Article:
During a root canal, the inflamed or infected pulp is removed and the inside of the tooth is carefully cleaned and disinfected, then filled and sealed with a rubber-like material called gutta-percha. Afterwards, the tooth is restored with a crown. A crown is a tooth-shaped "cap" that is placed over a tooth to restore its shape and size, strength, and improve its appearance. The crowns fully encase the entire visible portion of a tooth that lies at and above the gum line.Once treatment is completed the tooth functions just like a normal tooth.
 Visit Paducah Dental Care to learn more! 

Wednesday, March 2, 2016


Periodontitis, also known as, gumdisease or periodontal disease, begins with bacterial growth in the mouth and may end in tooth lose due to the destruction of tissue and bone that surrounds the teeth. Gingivitis, which is inflammation of the gum, usually begins before gum disease. When gingivitis is left untreated, it can advance to gum disease. In a person with gum disease, the inner layer of the gum and bone pull away from the teeth and form pockets. These small spaces between teeth and gums collect debris and can become infected. The body's immune system fights the bacteria as the plaque spreads and grows below the gum line. Plaque is the primary cause of gum disease, however, there are many other factors that contribute to gum disease.

Factors that contribute to gum disease

·        Dry mouth: there are over 3,000 prescriptions and over the counter products that cause dry mouth. Saliva is needed to protect the teeth and gums and to cleanse the mouth throughout the day. When there is not enough saliva a patient’s risk of tooth decay and gum disease increases. Patients with dry mouth will be placed on products designed to help lubricate and hydrate the mouth to help lower their risk. 

·        Grinding: this puts force on the fibers that hold the teeth in place and stress on the jawbone. People that clench during the day put 200 lbs. per square inch of pressure on the supporting structures of the teeth and jaw. People that grind at night create 900 lbs per square inch. This causes all these supporting structures to break down and allow bacteria to enter the gums and jaw. A night guard is used to help prevent this. 

·        Nutrition: nutrition is crucial to a strong immune system. The new recommendation for daily requirements of fruits and vegetables is 8-12 servings per day. Bone loss in the mouth can be caused by high cholesterol in the diet, eating fatty foods, low calcium, low vitamin C and D, menopause, and stress. Getting the proper vitamins and supplements throughout the day is important not only for dental health but for general health as well. A family doctor can help recommend what types of vitamins a person should be taking to fit their needs. 

·        Herbal Supplements: herbs that start with the letter “G” have side effects, one of which is acting as a mild blood thinner. If a person has to take any of these supplements it is important to see a dentist or hygienist more often in a year to help manage this side effect and prevent gum disease from occurring.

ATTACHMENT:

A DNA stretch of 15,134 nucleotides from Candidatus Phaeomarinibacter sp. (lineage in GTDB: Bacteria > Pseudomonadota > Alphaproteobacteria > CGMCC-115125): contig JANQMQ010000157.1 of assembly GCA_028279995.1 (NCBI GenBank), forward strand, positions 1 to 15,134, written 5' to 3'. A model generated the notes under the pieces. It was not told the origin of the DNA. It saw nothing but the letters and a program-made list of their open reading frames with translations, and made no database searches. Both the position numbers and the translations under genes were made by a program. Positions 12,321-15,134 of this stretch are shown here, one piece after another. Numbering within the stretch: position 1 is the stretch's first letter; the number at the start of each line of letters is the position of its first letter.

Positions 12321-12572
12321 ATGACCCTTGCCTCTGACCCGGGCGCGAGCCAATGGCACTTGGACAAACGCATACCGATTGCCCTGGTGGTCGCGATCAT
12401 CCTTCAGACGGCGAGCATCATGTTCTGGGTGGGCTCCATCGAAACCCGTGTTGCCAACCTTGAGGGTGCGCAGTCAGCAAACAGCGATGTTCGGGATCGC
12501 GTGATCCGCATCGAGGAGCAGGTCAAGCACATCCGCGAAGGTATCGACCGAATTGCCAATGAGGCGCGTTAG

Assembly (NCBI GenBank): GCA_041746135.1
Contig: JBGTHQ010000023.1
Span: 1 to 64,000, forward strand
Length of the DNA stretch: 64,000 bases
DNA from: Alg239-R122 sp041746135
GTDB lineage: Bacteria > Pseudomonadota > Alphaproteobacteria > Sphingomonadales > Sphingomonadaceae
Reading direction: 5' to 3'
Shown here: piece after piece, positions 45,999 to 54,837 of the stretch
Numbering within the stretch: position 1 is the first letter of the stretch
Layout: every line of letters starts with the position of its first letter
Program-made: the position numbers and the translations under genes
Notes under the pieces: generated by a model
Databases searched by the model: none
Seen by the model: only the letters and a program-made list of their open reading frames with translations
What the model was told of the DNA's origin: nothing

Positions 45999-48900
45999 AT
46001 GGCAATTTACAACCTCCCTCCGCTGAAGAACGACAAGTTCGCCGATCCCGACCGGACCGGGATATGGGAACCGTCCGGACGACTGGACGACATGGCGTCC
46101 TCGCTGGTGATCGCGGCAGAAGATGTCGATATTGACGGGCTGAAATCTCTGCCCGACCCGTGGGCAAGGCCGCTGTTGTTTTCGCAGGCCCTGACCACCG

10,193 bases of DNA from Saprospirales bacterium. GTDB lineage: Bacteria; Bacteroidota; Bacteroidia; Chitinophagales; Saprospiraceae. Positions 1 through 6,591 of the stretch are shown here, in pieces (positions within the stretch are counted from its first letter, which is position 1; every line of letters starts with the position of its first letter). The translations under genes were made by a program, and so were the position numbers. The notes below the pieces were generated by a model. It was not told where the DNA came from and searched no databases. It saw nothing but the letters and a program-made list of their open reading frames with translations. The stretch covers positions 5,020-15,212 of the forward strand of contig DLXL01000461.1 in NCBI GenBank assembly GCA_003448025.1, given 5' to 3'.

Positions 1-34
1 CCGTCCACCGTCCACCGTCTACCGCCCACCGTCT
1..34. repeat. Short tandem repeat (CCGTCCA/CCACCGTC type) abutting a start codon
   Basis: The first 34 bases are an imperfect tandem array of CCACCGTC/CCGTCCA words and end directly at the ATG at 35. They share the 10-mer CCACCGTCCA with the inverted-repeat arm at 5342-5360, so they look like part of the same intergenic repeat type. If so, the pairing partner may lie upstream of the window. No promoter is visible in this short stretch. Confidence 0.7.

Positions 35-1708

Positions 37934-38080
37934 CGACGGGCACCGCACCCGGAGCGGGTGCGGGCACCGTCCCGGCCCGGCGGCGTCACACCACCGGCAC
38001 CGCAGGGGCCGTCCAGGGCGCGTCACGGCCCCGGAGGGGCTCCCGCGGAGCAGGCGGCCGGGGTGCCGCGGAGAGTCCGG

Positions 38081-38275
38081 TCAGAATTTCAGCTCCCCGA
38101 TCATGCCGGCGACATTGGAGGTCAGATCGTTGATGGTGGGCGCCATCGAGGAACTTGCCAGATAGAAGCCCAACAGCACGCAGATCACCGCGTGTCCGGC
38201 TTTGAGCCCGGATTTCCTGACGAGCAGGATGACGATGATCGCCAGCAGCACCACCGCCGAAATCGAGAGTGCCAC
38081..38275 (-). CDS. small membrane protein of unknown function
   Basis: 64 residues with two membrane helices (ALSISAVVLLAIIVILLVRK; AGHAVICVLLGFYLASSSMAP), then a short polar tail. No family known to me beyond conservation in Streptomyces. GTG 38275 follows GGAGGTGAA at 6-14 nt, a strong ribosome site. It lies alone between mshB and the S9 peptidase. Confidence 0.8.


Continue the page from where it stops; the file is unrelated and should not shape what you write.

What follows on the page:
·        Sleep: it is recommended to get 7 to 8 hours of sleep per night. People who get 6 hours or less are more susceptible to health problems and prone to infections. This means the body cannot fight the infection caused by gum disease as well. 

·        Stress: Stress is very harmful to general health. When a person is under stress the body produces cortisol, which affects inflammation. When someone is under a lot of stress they tend to not sleep well, eat well, or exercise. Stress also breaks down the immune system and prevents our body from fighting infection. A person under stress is 2 to 7 times more susceptible to get gum disease. Meditation and other stress reducing activities can help reduce stress. 

·        Drugs: this includes alcohol and illegal drugs. People who drink more than 5 alcoholic beverages per week increase their risk for gum disease by 30%. Illegal drug use can increase the risk by more than twenty times. 

·        Genetic: 30% of the population has the genetic gene for gum disease. These people have a 7 to 19 times increase in risk to develop gum disease by having this gene. These people tend have more bleeding form the gums and present with gum disease 20 years earlier in life. 

·        Hormones: this includes pregnancy, menopause, puberty, and menstruation. Hormonal changes cause and increase in gum inflammation and bleeding. It’s not understood the exact link between hormone changes and the gums. 

·        Aging: 75% to 85% of people 60 years old or older have gum disease. 

·        Communicable: the bacteria can be passed between parent and child, spouses, siblings, etc.

Unfortunately, gum disease has no cure but it is a treatable and manageable disease. It is important to have regular dental exams and cleanings to help limit these risk factors and prevent the start of gum disease. Oral hygiene is only a small part of battling gum disease and many of these factors are out of a person’s control. It’s important to not get discouraged when struggling with gum disease. With the help of a dentist and hygienist to get proper treatment the mouth can become healthy again.

Visit Paducah Dental Care to learn more!